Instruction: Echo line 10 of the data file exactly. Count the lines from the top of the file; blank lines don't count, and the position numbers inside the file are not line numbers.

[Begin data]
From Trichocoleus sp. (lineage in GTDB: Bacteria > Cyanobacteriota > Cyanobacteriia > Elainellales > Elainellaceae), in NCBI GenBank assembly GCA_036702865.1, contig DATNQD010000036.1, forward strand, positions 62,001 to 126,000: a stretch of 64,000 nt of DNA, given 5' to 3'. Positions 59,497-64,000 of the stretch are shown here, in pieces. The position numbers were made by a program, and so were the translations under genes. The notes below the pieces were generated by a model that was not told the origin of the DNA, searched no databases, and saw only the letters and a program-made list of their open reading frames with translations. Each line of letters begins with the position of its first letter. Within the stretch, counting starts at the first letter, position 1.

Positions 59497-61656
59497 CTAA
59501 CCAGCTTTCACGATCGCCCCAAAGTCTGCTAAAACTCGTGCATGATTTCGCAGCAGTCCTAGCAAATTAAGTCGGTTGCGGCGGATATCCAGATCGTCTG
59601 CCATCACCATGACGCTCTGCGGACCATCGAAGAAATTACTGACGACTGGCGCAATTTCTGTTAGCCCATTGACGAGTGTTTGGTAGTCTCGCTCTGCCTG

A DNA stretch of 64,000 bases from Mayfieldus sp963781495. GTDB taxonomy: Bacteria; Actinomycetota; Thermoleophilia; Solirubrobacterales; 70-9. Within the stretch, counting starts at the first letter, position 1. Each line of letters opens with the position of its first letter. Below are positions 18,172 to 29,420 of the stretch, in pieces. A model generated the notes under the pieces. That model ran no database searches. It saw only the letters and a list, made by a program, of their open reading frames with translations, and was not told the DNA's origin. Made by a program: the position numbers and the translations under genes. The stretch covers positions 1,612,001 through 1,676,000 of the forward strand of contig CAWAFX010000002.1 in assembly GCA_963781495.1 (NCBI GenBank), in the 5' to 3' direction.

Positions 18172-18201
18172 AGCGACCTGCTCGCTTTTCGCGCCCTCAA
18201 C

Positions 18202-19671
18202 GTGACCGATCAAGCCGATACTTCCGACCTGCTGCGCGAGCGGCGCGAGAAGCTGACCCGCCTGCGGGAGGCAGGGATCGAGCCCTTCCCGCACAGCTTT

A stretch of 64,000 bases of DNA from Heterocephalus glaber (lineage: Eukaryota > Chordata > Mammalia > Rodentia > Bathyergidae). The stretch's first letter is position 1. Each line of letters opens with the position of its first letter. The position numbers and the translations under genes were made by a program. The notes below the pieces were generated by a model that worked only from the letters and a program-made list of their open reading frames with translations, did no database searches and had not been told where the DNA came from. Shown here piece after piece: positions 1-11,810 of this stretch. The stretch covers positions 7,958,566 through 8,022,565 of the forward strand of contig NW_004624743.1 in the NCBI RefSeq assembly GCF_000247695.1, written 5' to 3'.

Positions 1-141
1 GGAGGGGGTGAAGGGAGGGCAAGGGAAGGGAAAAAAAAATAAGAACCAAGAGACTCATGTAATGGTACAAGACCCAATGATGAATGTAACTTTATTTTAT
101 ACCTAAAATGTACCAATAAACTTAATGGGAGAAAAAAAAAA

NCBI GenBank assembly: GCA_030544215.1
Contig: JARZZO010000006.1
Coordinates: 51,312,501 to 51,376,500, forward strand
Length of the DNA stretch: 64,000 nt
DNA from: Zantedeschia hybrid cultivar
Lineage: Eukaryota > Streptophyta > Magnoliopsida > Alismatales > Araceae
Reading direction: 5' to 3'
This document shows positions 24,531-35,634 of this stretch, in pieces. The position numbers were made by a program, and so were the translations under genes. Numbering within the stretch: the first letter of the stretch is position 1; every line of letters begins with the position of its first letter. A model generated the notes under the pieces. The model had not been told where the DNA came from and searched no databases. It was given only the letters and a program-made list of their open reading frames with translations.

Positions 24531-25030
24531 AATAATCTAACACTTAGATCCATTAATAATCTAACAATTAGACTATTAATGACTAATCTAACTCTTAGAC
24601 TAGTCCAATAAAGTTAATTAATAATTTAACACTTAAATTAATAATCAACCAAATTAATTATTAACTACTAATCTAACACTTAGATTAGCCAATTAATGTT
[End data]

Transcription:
Positions 18202-19671